Tuesday, November 18, 2008

Songs, Actions, and Social Justice

Closing Event Goes Off Without a Hitch

All good things must come to an end. And so it was this past Sunday, November 16th, that the Russell Library hosted the sixth and final event in the Weaving the Threads of Justice program series. Featured guests included lifelong social activists & folk music icons Guy and Candie Carawan, documentary filmmaker Heather Carawan, and retired UGA professor Dr. Art Rosenbaum.

Guy and Candie Carawan were a vital part of the Highlander staff during the Civil Rights Movement. Guy, a folk musician and the center’s music director in the late 1950s and early 1960s, introduced, “We Shall Overcome” during a training camp for SNCC workers in 1960, after which it quickly emerged as the anthem of the Movement. They have traveled the world singing folk tunes, and have continued to live and work for justice throughout the South. Now retired and living in New Market, Tennessee, they remain active in the current activities at Highlander.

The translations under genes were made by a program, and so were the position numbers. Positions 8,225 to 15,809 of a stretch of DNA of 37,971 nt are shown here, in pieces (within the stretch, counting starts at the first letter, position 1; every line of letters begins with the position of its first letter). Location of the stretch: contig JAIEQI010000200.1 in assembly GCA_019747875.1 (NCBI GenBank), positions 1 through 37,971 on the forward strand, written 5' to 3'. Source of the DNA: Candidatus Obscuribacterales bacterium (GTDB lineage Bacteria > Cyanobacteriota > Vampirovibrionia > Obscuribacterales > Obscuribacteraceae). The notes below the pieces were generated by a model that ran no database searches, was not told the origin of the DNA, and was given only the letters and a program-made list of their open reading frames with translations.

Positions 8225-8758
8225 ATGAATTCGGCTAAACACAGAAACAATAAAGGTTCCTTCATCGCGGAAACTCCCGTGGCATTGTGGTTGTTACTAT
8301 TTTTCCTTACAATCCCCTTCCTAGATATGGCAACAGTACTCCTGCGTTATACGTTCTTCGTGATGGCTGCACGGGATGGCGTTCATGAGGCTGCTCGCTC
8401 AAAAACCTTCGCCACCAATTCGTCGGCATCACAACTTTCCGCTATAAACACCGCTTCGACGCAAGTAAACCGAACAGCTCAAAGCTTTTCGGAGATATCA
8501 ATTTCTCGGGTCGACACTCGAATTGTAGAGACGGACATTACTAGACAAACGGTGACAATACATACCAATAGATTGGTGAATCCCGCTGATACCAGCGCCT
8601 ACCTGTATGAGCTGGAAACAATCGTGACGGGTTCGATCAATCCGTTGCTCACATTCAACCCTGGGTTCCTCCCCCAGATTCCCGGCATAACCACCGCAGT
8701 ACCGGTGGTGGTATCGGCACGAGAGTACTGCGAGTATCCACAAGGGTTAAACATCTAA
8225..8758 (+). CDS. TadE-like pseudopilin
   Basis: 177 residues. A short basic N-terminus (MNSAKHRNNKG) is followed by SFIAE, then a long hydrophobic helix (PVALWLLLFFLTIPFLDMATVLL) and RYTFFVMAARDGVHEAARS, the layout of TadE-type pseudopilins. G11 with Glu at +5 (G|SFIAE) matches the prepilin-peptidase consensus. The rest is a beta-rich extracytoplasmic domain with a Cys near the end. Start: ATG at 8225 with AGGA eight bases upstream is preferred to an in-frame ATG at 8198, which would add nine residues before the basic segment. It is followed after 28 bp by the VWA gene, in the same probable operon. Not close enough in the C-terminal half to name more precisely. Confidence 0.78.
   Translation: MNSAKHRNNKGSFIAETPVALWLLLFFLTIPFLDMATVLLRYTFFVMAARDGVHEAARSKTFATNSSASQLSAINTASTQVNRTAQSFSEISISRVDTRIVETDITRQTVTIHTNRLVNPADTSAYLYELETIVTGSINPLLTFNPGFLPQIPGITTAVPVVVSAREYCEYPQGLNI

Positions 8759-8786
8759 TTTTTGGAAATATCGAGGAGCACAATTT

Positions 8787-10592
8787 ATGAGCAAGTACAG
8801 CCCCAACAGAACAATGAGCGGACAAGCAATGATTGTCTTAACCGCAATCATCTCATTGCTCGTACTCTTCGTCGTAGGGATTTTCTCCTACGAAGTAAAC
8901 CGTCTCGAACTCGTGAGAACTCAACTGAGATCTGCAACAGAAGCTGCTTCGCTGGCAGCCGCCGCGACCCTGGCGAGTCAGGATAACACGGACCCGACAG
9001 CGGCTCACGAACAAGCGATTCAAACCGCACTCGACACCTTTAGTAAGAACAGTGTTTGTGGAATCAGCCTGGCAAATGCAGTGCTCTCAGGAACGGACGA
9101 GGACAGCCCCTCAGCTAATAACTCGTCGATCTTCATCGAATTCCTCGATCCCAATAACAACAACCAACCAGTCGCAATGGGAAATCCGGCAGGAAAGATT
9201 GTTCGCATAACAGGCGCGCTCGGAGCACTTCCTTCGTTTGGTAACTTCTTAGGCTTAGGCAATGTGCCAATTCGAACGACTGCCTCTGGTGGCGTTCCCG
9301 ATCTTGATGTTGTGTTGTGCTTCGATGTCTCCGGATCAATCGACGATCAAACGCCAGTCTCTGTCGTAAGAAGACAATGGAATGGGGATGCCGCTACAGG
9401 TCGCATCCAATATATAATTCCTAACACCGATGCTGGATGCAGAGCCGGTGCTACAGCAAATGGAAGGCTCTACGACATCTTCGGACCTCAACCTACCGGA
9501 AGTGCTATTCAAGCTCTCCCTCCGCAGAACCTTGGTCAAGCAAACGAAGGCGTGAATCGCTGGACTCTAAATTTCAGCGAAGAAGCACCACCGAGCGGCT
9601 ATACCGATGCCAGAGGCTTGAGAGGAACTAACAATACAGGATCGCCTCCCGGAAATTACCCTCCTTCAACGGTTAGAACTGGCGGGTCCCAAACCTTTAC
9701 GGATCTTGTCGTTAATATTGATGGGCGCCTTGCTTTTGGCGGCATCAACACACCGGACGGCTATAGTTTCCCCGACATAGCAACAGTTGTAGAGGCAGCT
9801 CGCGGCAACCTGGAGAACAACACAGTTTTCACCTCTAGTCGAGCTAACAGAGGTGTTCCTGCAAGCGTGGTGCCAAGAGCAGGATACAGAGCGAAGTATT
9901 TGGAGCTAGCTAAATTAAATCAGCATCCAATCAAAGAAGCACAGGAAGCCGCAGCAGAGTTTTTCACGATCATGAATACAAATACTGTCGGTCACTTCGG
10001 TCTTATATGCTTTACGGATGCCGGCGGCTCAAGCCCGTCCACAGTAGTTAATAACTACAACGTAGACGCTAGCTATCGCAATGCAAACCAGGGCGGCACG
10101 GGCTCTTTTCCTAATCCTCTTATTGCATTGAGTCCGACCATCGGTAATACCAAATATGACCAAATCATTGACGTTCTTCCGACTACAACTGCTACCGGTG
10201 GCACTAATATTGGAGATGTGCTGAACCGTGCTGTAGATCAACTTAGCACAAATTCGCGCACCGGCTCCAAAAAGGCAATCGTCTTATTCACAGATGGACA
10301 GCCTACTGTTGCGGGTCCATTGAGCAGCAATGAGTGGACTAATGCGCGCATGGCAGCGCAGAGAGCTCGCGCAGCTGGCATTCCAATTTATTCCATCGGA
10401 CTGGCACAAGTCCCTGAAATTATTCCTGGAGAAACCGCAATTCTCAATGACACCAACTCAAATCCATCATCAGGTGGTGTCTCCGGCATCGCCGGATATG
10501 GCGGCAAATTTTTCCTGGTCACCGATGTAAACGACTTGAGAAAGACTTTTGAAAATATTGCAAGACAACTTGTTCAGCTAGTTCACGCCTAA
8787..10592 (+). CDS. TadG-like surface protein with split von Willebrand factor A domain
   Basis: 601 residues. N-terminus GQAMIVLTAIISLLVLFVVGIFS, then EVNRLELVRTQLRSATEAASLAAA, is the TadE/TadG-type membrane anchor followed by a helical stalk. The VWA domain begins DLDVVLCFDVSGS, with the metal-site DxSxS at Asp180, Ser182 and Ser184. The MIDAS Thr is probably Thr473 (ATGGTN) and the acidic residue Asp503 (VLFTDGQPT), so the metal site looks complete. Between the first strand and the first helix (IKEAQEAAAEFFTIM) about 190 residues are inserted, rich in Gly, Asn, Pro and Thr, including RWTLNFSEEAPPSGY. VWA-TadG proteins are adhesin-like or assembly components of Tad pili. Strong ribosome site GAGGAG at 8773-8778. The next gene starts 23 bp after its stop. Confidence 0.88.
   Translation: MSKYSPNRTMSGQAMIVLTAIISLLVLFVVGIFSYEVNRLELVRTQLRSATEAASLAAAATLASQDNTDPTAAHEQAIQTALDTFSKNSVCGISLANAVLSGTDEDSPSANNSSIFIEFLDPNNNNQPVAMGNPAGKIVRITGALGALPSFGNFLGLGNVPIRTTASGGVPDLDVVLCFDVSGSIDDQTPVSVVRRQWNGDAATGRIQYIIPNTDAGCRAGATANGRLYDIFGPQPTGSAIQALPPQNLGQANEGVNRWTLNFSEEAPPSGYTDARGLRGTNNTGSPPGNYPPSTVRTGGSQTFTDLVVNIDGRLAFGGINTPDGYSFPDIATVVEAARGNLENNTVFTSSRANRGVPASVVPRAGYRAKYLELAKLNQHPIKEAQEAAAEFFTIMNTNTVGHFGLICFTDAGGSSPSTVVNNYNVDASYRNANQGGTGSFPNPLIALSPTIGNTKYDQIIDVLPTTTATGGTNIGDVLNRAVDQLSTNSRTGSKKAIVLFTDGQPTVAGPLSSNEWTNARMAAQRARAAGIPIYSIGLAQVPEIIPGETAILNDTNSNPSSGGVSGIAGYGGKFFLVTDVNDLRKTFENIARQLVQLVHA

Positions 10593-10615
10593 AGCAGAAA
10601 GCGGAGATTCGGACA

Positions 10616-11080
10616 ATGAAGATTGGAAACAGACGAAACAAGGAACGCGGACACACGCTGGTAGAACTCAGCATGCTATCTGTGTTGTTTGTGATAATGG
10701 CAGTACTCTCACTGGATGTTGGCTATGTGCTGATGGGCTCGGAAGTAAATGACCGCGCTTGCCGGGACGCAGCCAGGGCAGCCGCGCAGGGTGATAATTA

The program kicked off with brief introductions and a screening of the documentary film, The Telling Takes Me Home, a film which explores the lives of Guy & Candie, through the lens of the director, their daughter Heather Carawan. A question and answer session with all three Carawans followed, with ample time for the crowd to partake in a delicious reception in the lobby. Our afternoon concluded with an informal jam session featuring the musical styling of the elder Carawans and Dr. Rosenbaum. By the end, the whole audience was standing – arm in arm – to the tune of “We Shall Overcome”.

Our final event was jam packed – with more than 60 people in attendance! Both the quality film and performance, as well as the crowd gathered, ended this program series on a high note. We thank all of the individuals and sponsors who made these events possible, and look forward to upcoming events series in the spring of 2009 – stay tuned!

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